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Veterans' Stories: Passing on the Tradition

Author: Alvesie for Stratton Date: November 13, 2013

Veterans Day - SmallBizSaluteIn honor of Veterans Day, NFIB presents a series of profiles featuring veterans who run successful small businesses. Air Force vet and NFIB member Bob Burns traveled a winding professional road before launching his orthopedics business.

At age 82, Bob Burns still leads Matrix Orthopedics, and he still recalls his Air Force days back in Korea. They call it the war no one remembers, but Burns and his comrades haven’t forgotten. “I can run into somebody who has been there, and we still talk about Korea and all the missions we went on. I wasn’t trying to be a hero! But I do think it has helped me over the years,” he says.


Mr. Bob Burns
Veteran and Business Owner

Burns walked a winding road before opening his business in 1979. He started in the chemical industry, then began importing teak, just because he liked woodwork. He used his engineering knowledge from his days as a flight mechanic to do sales work in the engineering field. When he decided it was time to fly solo and saw an ad for an orthopedics and medical supply firm, he decided to take the leap.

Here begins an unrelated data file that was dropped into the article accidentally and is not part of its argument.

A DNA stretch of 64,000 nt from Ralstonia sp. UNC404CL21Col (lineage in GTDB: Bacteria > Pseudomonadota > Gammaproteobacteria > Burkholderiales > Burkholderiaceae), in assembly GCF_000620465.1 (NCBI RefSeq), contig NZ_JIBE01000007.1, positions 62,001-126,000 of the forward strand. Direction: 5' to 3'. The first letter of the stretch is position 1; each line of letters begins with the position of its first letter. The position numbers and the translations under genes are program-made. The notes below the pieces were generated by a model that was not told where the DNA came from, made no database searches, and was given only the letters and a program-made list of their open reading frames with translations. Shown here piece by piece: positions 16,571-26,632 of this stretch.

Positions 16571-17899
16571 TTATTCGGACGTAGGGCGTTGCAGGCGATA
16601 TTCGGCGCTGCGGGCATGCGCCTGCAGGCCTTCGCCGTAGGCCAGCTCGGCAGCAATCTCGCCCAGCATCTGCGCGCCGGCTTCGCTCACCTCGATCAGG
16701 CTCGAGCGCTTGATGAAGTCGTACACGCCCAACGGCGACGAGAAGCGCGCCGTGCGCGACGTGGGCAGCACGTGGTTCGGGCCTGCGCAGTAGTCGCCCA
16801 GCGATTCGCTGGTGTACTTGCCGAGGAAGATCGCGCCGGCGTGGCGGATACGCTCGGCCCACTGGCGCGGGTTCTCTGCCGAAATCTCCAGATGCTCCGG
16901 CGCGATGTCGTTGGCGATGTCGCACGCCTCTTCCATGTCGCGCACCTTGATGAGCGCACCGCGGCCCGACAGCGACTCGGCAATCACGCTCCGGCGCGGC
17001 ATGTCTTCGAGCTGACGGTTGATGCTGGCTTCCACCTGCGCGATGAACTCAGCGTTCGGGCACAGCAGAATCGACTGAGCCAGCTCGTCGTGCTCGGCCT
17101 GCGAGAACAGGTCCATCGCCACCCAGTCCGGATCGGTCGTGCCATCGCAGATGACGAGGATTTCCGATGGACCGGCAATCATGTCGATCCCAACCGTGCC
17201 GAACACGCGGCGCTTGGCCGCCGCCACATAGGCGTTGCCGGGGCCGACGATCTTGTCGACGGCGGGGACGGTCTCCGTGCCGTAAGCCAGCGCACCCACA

As he eased into the field, he saw a gap. Salespeople wanted to bend the doctors’ ears with engineering details, whereas Burns saw engineering as merely a practical tool, and he sold his devices that way: “What is it, what does it do, what is it for and what does it cost?” he says. “You have to be very brief and very educational.”

As he contemplates selling his business today,
Burns says he would like to see it end up in the
hands of another ex-military entrepreneur.

Once you’ve made contact, there is no point in just “selling.” For any business owner, the meaningful transaction is the one that lasts over time. That’s doesn’t mean being buddies: It means reaching a shared understanding. “It’s more than making a friend. First you have to get their attention, and then you have to get a little respect out of it.”

As he contemplates selling his business today, Burns says he would like to see it end up in the hands of another ex-military entrepreneur. “I’d like to see a vet get a shot at something,” he says. “Some of these vets have a good medical background, if they were in the medical corps or in dentistry. This company is structured in such as way that we could easily go into five or six other disciplines, so anybody from the military who has that background is going to be a good candidate.”

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